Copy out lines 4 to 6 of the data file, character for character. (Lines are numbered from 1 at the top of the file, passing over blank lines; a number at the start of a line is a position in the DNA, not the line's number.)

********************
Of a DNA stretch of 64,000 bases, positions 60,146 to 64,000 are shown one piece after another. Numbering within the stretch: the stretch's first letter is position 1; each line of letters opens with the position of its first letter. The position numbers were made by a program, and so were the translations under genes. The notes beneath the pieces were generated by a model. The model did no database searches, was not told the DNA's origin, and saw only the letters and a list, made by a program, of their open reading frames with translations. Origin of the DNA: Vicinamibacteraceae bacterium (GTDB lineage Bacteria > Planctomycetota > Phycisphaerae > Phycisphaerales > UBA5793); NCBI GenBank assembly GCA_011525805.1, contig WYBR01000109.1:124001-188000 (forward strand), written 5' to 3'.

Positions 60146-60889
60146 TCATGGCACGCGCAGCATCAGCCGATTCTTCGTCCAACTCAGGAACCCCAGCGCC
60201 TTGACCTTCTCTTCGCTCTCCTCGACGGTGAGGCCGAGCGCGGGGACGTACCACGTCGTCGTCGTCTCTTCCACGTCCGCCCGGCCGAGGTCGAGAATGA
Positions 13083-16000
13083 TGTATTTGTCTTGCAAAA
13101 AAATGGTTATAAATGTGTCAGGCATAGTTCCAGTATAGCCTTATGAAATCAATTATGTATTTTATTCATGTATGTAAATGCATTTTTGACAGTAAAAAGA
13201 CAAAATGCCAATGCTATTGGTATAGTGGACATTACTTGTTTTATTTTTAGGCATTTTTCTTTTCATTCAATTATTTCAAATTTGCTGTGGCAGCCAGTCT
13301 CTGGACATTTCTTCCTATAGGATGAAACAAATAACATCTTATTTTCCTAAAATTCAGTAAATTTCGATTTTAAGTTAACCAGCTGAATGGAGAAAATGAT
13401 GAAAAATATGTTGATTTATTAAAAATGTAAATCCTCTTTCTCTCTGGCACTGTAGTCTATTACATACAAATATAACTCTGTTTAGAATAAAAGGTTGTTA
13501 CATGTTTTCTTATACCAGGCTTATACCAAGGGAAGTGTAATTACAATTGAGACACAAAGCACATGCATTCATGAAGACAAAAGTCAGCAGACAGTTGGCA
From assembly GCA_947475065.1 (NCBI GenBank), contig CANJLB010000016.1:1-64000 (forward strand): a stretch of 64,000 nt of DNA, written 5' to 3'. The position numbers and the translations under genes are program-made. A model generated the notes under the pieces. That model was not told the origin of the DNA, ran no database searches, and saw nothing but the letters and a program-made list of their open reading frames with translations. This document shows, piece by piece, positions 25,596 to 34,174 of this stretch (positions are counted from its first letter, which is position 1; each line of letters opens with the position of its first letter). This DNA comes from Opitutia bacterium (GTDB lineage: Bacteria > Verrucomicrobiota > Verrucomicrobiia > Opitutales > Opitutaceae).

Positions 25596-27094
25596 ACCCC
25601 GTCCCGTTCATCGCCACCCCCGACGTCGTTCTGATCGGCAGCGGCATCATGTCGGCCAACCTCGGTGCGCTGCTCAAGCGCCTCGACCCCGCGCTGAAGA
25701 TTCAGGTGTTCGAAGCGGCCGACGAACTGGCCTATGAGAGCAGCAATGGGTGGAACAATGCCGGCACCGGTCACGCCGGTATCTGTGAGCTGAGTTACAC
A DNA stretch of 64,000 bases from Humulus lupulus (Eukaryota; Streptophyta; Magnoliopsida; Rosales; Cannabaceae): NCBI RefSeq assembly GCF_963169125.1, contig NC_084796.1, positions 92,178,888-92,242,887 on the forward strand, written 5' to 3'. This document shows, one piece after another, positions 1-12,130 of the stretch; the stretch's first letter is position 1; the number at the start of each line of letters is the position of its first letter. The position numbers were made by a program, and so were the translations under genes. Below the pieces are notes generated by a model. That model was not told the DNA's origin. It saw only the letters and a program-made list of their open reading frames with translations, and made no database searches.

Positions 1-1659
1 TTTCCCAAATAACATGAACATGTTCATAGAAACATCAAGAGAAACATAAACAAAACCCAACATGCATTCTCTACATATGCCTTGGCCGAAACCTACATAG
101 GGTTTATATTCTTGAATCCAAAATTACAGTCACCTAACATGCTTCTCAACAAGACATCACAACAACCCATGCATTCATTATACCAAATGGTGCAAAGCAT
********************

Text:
60201 TTGACCTTCTCTTCGCTCTCCTCGACGGTGAGGCCGAGCGCGGGGACGTACCACGTCGTCGTCGTCTCTTCCACGTCCGCCCGGCCGAGGTCGAGAATGA
Positions 13083-16000
13083 TGTATTTGTCTTGCAAAA